A law designed to cut slave labour from the supply chains of companies operating in the UK is about to come into force, but the detail of its requirements remains unclear
Almost two centuries after the UK formally abolished slavery, the scourge of forced, bonded and trafficked labour continues. Between 21 million and 29 million people worldwide are thought to be trapped in involuntary employment, according to estimates by anti-slavery groups. The international Labour Organisation says modern slavery generates illegal profits of $150billion a year.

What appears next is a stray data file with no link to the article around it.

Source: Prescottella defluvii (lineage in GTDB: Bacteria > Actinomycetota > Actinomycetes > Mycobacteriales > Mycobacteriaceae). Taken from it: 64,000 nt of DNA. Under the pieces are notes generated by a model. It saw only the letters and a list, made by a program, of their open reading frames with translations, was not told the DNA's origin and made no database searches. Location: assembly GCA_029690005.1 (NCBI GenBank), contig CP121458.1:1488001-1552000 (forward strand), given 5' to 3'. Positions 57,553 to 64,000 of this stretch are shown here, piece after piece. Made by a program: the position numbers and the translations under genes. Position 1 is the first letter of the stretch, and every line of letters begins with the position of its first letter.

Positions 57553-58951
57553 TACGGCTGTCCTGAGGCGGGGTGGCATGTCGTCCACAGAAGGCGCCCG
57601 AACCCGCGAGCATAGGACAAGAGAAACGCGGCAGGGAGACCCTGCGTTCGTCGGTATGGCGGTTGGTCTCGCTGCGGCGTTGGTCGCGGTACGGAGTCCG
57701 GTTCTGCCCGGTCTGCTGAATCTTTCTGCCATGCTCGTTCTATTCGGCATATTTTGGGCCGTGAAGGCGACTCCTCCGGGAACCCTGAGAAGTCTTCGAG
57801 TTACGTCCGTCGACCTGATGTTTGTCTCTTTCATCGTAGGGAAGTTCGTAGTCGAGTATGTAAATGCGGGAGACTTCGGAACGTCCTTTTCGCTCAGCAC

Although human trafficking and enslavement is evidently big business, it’s very rare to find large companies in regulated markets employing slave labour directly. Yet the risk that one of their suppliers or (more probably) sub-suppliers may be doing so is high.
For that reason, the UK government is requesting companies to take steps under the Modern Slavery Act to ensure that slave labour is not used in their supply chains. The legislation was passed in March and will come into force in October.
So are companies ready? Campaigners fear not. That’s partly because of a simple lack of awareness. Legislators decided to set the threshold for the Act’s applicability at the lower end of the proposed spectrum. Consequently, every company with annual revenues of £36m or more that is based in the UK or has UK operations has to comply – a pool of some 12,000 businesses.